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infertility

Finding Hope in Unmet Longing by Nikki Dunham

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Finding Hope in Unmet Longing by Nikki Dunham

This guest post is part of the Good Ways blog series, a collection of stories and practices for finding God in hardship.


We all grow up envisioning what our lives will look like in the years to come. We fantasize and create expectations of what life will be like. But what happens when our plan is not God’s plan? What happens when the deepest desires of our hearts are not met?

Four years ago, my husband, Seth, and I decided to set out on the journey to grow our family. We eagerly anticipated decorating a nursery, cuddling with our baby, and creating traditions with our kids. These were all things we hoped and anticipated God had in store for us, but we could not have predicted the adventure he would take us on. After over a year of trying it was clear that this journey would not be as easy as we had hoped. The darkness began to set in. Questions began to fill our hearts. Simply facing the facts and scheduling an appointment with a fertility specialist was an act of surrender. But as we began testing and met with the doctor, a new hope began to sprout. It didn’t last long.

As each cycle of treatment failed, the darkness settled and began to choke out any hope. We confided in family and a few close friends, which slightly eased the pain, at least for a time. But the disappointment at the end of each cycle sank deeper with every passing month. Baby announcements and baby showers turned into monthly photo updates, which turned into yearly photo updates—each one marking the time in which we were still waiting. Mother’s days passed, each year yet another reminder that I was still not a mother. We began to feel isolated. While we had friends who had similar experiences, no one we knew had endured it so long, and all had come out on the other side with a baby in their arms.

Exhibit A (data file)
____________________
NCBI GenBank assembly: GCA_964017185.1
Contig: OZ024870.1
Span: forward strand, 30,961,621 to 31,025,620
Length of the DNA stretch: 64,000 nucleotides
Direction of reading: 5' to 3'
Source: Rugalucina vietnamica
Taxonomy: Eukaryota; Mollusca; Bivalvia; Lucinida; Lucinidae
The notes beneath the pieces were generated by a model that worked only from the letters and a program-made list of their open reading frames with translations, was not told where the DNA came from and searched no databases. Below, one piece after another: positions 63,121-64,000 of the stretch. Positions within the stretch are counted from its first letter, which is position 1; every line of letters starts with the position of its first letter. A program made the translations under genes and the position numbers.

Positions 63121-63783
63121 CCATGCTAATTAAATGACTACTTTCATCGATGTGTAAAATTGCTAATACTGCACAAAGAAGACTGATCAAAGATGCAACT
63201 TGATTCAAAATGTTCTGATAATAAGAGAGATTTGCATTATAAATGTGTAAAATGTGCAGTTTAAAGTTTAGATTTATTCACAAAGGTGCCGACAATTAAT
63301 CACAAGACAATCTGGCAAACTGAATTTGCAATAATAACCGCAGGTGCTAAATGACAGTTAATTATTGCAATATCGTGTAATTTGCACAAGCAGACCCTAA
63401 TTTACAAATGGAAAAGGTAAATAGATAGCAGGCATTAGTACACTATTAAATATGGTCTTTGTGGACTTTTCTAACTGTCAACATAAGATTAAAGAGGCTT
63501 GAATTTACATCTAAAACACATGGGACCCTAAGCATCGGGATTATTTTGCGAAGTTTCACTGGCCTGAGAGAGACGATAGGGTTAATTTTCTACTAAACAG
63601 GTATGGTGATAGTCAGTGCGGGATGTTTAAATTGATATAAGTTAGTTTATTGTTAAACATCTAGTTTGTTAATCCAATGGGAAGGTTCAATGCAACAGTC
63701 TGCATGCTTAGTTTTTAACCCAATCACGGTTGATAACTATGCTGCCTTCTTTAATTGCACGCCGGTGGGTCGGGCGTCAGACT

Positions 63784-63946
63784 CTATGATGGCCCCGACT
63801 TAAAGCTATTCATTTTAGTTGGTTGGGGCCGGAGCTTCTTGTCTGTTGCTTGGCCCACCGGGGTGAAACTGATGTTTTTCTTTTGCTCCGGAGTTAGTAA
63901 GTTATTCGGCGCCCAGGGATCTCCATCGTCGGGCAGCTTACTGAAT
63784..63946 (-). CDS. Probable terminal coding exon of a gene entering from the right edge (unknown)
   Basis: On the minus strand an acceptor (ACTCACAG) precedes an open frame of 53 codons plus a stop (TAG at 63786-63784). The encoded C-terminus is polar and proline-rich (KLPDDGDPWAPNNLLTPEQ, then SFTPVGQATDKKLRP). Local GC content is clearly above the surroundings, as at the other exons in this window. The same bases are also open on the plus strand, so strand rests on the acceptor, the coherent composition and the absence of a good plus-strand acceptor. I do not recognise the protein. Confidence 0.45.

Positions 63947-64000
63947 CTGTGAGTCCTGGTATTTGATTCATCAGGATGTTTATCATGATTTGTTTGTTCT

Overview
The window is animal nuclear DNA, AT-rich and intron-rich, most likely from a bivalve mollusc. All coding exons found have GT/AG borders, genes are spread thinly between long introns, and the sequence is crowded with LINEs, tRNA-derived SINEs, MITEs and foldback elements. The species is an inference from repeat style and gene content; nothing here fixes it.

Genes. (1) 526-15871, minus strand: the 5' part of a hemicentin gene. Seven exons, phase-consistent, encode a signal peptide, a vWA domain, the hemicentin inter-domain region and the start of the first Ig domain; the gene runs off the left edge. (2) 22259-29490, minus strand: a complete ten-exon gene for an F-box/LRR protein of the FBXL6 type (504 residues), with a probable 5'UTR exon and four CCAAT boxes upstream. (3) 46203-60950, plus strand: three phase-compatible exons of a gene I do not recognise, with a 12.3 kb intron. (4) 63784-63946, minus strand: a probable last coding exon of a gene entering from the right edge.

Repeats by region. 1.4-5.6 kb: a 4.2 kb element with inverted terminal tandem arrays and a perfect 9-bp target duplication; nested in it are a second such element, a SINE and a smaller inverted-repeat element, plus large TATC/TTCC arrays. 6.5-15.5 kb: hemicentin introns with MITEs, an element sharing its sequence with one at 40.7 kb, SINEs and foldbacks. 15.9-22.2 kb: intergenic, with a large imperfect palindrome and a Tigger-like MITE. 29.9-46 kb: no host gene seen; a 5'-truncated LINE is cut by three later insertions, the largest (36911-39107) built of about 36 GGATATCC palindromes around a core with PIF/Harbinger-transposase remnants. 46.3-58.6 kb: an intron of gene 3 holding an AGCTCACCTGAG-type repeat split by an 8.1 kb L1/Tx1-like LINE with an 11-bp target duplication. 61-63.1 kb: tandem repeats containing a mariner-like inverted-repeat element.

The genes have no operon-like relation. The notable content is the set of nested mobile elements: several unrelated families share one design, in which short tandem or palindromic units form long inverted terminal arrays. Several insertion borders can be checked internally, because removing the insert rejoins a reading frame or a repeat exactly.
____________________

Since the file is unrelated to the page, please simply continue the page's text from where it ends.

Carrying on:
And yet, I knew that God would be faithful. He has been faithful through all generations, why would he stop now? It was in those darkest moments I had to combat the lies of the enemy with the truths of my Father.

“You’re all alone.”

“I will never leave you or forsake you, when you pass through the waters, I will be with you, when you pass through the rivers, they will not sweep over you.”

“You’re not strong enough for this.”

“I am the strength of your life, you are more than a conqueror through my son.”

“Your life won’t be fulfilling unless you have a child.”

“I am more than enough for you.”

“All of this is in vain.”

“I work all things for the good of those who love me.”

 

It was in working through these truths that I found my way in the dark. Jesus came before and was walking with me still. I wasn’t strong enough for it, but God was. I am not defined by my lack of children; I am enough, just as I am. I didn’t have to wait until it was over, God would begin redeeming it right then. It was the perspective that by going through this, I now had something to offer others who are or will be hurting in the same way. This was the light that began to guide me out of the dark. 

I started a journal. I wrote the details of our journey, emotions, prayers, and questions. But all too often, I couldn’t find the right words. In those moments I turned to the words of others. I opened the scriptures. I listened to lyrics. In the words of other believers who have gone before me, I found the cry of my heart. So I made their words mine, writing and illustrating the words and feelings I was experiencing. It relieved the pressure to come up with the right words. It allowed me the freedom to simply be in that moment. 

But the journal wasn’t for me. It was meant to be shared, to allow other young women going through infertility to know they are not alone in the feelings and questions they have. To share the poems, scripture, and lyrics that brought peace and hope. While I haven’t had the opportunity to share the whole thing with someone yet, I have shared pages or excerpts from it. Even that has proven to be rewarding. Although this journal was certainly an extension of myself and the grief I felt, it took the focus off me. It gave my pain purpose. It gave me hope. If through this I could ease the pain of other women walking the same path, it was worth going through.